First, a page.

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Durban is South Africa‘s second-largest city, rivalled only in size by Cape Town. It has surprisingly good beaches for an urban area and tourists flock to them, but they don’t tend to hang out in the city centre.
Why? The centre of the city isn’t the safest or most glamorous. Following mass movement to the city after apartheid (before which only white people were allowed access), it’s become crowded and run down. Crime levels have risen and tourists spend time in the city’s various other more affluent areas instead.
Initially, I thought it wasn’t a place I’d spend much time – little did I know, my favourite experience in Durban would actually be visiting it!
Johnny’s Walking Tour
I stayed at a local backpackers and was recommended Johnny’s Walking Tour. It was described as going ‘where others fear to tread’ – despite that sounding totally ominous, it seemed like a great way to get off the tourist track and see something a bit different.
Leader of the walking tour, Johnny, was a tough-looking yet funny and friendly coloured guy who the locals all knew. Before I go any further I should explain the term ‘coloured’ which in South Africa means someone of mixed race and is not a derogatory term.
During apartheid, coloured people had a limited set of rights somewhere between white and black people.
Because apartheid ended only 25 years ago, the country is still catching up in terms of education and jobs for non-whites. Johnny even remembers an era when he had to sneak into a ‘white’ hotel to meet his ex-wife and could have been in serious trouble for doing so.
Before we set off on the tour, tough-looking Johnny told us to take as many photos as we liked. He warned us that some things we would see might shock us and we set off.
The urban city centre
Johnny wasn’t wrong. As soon as we turned the corner into the city centre, not only was the poverty apparent, there were rows of people completely out of it on drugs. Slumped forward it; as far from reality as you could possibly get. Culture shock definitely kicked in.
Despite that, I found myself buzzing to be around noise and colour. It really drove home what a city girl I am – I’d rather be somewhere urban, even if it is chaotic than anywhere quiet and rural.
We walked through streets lined with market stalls selling colourful fruit and veg, clothes, gadgets and counterfeit DVDs. As we stood taking in our surroundings Johnny explained to us that his was the only tour to come this deep into the heart of Durban. Other companies deem it unsafe and either drive by bus to the outskirts and describe what’s inside or park on the flyover and look down the on the area.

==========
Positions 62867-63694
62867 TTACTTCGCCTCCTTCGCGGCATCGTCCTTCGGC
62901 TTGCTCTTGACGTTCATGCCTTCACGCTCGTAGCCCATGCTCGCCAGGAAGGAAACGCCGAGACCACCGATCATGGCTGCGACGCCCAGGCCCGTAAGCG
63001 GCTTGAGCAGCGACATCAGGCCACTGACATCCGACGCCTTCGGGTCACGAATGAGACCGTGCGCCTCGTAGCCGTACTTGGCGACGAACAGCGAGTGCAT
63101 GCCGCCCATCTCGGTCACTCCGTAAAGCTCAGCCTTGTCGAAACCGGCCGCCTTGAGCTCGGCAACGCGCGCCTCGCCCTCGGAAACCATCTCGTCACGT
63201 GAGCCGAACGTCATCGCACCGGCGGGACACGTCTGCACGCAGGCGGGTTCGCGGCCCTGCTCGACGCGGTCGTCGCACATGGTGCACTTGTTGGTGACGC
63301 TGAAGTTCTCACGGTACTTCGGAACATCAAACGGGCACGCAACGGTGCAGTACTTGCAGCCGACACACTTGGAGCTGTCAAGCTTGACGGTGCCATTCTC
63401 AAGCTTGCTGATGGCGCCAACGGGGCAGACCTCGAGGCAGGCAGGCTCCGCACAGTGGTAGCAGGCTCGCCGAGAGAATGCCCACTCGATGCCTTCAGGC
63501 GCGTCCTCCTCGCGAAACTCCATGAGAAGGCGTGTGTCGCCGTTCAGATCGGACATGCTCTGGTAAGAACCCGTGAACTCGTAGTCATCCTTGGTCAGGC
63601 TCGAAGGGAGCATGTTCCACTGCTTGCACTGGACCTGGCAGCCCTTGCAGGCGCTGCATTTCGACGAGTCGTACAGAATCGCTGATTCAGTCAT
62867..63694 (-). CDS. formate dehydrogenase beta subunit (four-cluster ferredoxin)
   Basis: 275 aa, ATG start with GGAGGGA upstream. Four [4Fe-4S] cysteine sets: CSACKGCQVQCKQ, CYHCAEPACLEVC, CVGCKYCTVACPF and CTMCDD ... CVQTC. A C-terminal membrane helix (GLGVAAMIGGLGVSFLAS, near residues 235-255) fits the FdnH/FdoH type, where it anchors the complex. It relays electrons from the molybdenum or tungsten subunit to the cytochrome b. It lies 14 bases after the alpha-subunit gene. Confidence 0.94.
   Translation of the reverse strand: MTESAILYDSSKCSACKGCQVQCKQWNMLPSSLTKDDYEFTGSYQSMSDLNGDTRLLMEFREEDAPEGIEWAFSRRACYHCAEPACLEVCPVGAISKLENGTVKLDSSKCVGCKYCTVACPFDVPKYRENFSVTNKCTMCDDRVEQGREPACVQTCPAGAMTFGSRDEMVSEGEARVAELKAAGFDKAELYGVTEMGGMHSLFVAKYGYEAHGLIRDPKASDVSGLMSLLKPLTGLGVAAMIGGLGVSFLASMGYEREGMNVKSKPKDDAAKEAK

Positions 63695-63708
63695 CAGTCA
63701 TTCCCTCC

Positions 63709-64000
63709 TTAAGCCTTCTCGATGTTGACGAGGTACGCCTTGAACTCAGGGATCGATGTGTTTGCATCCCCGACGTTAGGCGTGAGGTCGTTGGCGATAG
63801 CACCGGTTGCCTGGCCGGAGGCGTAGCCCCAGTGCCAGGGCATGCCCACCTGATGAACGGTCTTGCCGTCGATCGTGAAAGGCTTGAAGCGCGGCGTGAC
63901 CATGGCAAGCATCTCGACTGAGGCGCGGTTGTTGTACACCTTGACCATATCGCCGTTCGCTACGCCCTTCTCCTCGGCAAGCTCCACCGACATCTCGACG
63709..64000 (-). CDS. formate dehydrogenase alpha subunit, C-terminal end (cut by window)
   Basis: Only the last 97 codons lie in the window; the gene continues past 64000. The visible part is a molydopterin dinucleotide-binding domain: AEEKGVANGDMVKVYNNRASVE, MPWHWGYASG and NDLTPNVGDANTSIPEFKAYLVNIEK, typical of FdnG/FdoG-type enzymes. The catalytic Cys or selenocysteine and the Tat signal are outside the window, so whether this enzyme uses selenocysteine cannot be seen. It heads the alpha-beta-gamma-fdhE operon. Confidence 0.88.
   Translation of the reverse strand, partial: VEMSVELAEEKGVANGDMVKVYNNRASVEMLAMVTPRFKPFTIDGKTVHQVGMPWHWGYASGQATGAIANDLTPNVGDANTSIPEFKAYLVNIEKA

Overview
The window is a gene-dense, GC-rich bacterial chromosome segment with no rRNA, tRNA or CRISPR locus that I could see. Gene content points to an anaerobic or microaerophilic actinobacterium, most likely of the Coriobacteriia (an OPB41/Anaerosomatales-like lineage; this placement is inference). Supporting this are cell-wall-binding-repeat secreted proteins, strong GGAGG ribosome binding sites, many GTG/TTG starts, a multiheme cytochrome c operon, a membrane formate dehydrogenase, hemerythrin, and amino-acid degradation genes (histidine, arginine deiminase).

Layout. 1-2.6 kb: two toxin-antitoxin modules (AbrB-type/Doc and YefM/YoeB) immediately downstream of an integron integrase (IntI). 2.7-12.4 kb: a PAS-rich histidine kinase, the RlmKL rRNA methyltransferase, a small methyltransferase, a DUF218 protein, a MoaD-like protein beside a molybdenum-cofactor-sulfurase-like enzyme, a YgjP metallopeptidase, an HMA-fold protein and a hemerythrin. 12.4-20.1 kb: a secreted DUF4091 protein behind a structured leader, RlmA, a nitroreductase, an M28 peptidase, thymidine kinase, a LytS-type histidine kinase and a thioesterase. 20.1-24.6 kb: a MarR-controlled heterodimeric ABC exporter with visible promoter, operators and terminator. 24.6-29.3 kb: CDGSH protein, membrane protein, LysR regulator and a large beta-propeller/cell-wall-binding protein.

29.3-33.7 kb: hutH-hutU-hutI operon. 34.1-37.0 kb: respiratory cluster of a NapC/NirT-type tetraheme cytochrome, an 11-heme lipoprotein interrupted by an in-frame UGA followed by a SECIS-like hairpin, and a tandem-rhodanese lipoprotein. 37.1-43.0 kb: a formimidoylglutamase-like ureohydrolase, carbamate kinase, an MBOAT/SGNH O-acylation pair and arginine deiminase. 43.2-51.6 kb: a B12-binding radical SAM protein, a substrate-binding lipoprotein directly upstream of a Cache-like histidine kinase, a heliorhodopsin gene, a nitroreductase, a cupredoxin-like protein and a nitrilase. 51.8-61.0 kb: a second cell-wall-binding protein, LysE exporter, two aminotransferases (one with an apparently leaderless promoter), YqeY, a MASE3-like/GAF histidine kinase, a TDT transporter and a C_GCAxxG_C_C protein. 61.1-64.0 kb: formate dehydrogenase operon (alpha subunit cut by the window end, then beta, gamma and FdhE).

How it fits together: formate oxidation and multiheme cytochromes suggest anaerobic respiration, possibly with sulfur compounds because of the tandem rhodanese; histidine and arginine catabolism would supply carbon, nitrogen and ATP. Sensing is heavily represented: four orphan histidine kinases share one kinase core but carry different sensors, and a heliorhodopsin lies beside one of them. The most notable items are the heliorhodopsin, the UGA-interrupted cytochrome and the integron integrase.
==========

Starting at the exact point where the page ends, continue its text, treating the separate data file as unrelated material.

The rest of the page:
The black market
As well as the outdoor market, there was a tightly packed indoor one which got darker and more questionable the further we ventured in. In the heart of it, Johnny told us we couldn’t use our cameras as this was the black market. My stomach turned as I saw what looked like a possum being skinned and Johnny suggested they were selling all kinds of illegal animal products.
It was quite clear that we were Johnny’s guests and his local connections and reputation were the reason we weren’t being asked to leave immediately.
There was another thing I was sure of: this was an authentic experience. I don’t know about you but I’ve been in so many situations set up for tourists. This wasn’t one of those – Johnny’s local links and know-how made us one of a few tourists per day who see the heart of Durban’s urban centre.
Pig’s head for lunch
Johnny asked us if we wanted to sample a local delicacy. Of course we did! We entered a large, semi-open wooden building where women in colourful clothes were boiling and chopping meat. Kids clamoured, looking at us with wide eyes while pots bubbled and people laughed, joked and ate.
Johnny explained we were about to eat pig’s head. Well thanks, Johnny for telling us that AFTER we agreed to try the ‘delicacy’! Saying this, it was actually really good – I suppose meat tastes similar whatever part of the animal it’s from. In the UK we’re used to wasting food but let’s not delude ourselves that we’re the majority.
Our pork was cut up and served with chilli, salt and a doughy maize meal. We paid about 20p each and continued on our adventures, totally stuffed and aware we still had our actual lunch coming up soon.
Johnny had another treat for us – we were going to meet one of his friends. Dane was a ‘magic man’ or a witch doctor and worked prescribing people natural medicines in the market. In Africa, many people have a strong faith in magic and healing and sadly many even believe it can cure HIV.